Outside of preparing and shooting productions, a lot of my work is around managing files. For all the content that we produce, I’m responsible to see that those files get processed, uploaded, delivered to customers, and archived. So it’s a lot of sitting at my computer, bringing in files, editing them – which can be anything from just trimming the edges and adjusting the audio levels to more extensive editing like creating an intro or switching between multiple cameras in post-production – uploading them to the server so people can access them and finally archiving everything.
Sometimes other things have arisen around improvements and special projects. We’ve had a number of improvements to the studio in terms of upgrading the cameras and lighting, which means taking everything apart and putting it back together again in a way that is more effective. Then, when we have a special event like we did in Santa Fe, there’s a lot of pulling gear apart and managing it so we have all the parts and pieces that we need for that remote production. It’s a mixture of very technical work and very physical work. Also, with what we’re doing in Hawaii with all the production gear we’re putting in the pavilion in Kona, it’s a lot of figuring out “how are we going to build this thing” and then bringing in all the equipment to create a production facility.
I like to do different things. I think of myself as a fairly resourceful person and enjoy facing different kinds of challenges, so I’m really grateful to not be doing the same thing every day. I’m glad that many of my days are different and I just have to meet them as they show up and do what’s needed to keep the whole process going. You often don’t know what you’re going to run into and there’s lots of particular details that need to be tended to, so you have to be willing to learn and be flexible and respond to situations as they arise.
SM: What do you like most about your job and what is the most challenging?
PETER: There’s a couple things I like the most. One is that I really enjoy the creative process of dressing the stage. That’s turned out to be a lot of fun for me and I like working with Marc. We work well together and it’s a constant process of discernment and creativity to try and make something that’s going to be esthetically pleasing and supportive to the content. I also really enjoy editing short pieces. We tend to do a lot of these little intros for products, or maybe a special promo for Keahak, a new Shoud series or a particular event, and I really enjoy trying to find an effective way to cut those things together. I enjoy finding an appropriate piece of music and finding images that are compelling and supportive, and cutting those together in a way that communicates something. That’s a real pleasure for me.
In terms of the most challenging, maybe it’s the systems I inherited. John was such a brilliant engineer and he had created a lot of manual systems that worked really well for him. I’m not that kind of person, so I find some of those manual processes to be a little tedious and unwieldy. Where technology is today, it’s not necessary. And where Crimson Circle is today, I think the manual processes are not really sustainable, so I’m looking forward to creating systems that relieve me of those more tedious tasks. Those systems are beautiful, and John did an extraordinary job of creating them and making them work in a very practical, effective, very affordable way. Outsourcing this type of work is not cheap and because he was so efficient at it, it was very cost effective. But at this point, from my perspective, our priorities have shifted, and the company has matured to a place where we’re ready to take it up another notch in terms of our efficiency.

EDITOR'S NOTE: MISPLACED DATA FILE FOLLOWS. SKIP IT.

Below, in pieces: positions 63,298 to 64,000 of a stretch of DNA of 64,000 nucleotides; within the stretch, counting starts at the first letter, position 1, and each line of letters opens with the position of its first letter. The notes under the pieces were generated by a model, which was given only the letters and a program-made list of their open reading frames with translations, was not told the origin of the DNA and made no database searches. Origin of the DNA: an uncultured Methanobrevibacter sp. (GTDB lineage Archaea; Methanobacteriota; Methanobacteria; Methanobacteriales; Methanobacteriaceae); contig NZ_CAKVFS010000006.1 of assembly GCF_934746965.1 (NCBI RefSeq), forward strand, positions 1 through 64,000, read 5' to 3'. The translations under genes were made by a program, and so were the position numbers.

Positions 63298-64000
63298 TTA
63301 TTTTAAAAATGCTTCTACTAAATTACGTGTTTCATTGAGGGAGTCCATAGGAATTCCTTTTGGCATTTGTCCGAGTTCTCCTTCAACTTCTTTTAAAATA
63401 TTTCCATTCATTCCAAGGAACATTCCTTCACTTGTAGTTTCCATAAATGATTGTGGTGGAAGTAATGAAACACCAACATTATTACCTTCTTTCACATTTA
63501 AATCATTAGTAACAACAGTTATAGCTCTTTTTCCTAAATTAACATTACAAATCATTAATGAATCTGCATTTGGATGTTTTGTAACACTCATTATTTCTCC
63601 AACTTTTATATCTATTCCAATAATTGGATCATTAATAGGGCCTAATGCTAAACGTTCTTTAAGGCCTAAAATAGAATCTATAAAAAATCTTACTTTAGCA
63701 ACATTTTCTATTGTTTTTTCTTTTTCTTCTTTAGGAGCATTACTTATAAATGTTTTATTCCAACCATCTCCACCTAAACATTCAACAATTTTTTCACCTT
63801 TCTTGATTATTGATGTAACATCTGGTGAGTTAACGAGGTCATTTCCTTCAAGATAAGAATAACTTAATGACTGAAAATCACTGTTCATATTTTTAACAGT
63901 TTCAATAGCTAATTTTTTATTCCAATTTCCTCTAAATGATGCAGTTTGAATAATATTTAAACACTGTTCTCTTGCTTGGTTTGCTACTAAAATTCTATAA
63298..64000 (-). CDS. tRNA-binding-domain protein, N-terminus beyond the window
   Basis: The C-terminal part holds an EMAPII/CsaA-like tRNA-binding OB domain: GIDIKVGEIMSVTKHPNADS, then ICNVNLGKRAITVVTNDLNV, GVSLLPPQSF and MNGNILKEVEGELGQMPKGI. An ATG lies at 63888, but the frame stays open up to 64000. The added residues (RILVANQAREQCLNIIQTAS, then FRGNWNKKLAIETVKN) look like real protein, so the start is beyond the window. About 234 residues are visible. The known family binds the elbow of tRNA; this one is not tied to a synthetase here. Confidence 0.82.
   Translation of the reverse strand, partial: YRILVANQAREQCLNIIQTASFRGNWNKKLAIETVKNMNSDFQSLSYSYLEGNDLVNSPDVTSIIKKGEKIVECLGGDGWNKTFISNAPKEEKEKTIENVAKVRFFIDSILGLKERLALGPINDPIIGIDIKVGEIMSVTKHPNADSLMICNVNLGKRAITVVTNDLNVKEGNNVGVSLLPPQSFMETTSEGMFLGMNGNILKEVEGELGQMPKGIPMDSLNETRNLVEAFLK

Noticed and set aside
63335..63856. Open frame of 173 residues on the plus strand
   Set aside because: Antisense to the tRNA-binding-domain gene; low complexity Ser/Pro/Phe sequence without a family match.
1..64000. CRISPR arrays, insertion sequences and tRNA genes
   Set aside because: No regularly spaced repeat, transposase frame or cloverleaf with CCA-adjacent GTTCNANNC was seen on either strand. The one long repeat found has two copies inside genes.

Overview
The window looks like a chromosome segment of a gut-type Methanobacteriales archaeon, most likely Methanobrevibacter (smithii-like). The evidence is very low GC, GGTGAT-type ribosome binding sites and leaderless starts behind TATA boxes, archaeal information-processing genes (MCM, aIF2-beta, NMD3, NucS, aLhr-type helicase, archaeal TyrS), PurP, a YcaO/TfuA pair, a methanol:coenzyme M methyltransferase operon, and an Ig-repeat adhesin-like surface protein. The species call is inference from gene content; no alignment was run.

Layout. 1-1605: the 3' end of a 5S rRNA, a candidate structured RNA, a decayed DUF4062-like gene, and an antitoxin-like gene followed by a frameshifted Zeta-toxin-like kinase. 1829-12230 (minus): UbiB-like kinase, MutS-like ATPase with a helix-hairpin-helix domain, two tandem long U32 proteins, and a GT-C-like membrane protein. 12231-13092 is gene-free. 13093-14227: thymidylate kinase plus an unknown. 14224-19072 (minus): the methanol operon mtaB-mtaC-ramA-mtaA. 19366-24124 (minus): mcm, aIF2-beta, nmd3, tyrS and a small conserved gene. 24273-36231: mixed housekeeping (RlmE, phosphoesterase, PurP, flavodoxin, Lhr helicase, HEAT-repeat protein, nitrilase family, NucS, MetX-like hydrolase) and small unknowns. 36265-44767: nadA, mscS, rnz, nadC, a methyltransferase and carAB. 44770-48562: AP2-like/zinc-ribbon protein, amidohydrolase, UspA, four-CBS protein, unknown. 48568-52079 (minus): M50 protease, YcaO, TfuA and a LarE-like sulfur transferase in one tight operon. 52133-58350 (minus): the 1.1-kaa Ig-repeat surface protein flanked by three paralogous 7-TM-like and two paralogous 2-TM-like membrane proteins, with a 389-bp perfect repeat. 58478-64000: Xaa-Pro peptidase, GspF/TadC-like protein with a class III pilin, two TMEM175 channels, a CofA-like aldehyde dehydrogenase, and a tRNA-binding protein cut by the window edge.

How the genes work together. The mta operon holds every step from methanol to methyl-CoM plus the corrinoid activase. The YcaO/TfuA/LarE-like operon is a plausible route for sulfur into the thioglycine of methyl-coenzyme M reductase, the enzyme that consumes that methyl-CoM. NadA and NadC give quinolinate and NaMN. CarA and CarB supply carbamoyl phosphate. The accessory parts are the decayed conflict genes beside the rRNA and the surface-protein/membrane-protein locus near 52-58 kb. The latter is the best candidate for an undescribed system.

SM: Any personal comments you’d like to share?
PETER: One of the things that I have experienced at this job is that Shaumbra are extremely generous and kind people. Every time there is an in-person event, Shaumbra are very generous to me and so appreciative of the work that I do, and so understanding when there’s a technical issue. At every Shoud there’s always a handful of people who say, “Thank you so much for what you do,” and every email as well. I’m very aware that the work we do is very valued by our customers and by our community. They really are super grateful for it, and it means so much to them, so I’m really glad to be doing work that adds value to people’s lives.
You know, there’s a lot of media out there, a lot of advertising, a lot of entertainment, a lot of crap, and it’s not assured that someone with my background in video production gets to do work that’s meaningful. I feel like the work that we do is meaningful, and I get to work with great people. I feel like our team is really solid and people are cooperative and kind. And, again, I find Shaumbra to be very generous, kind and grateful, so I’m really glad to get to work in that kind of environment.
I’m surprised at what a good fit it is and I’m really grateful for the opportunity to do this work. It feels like a bit of a miracle how it all happened.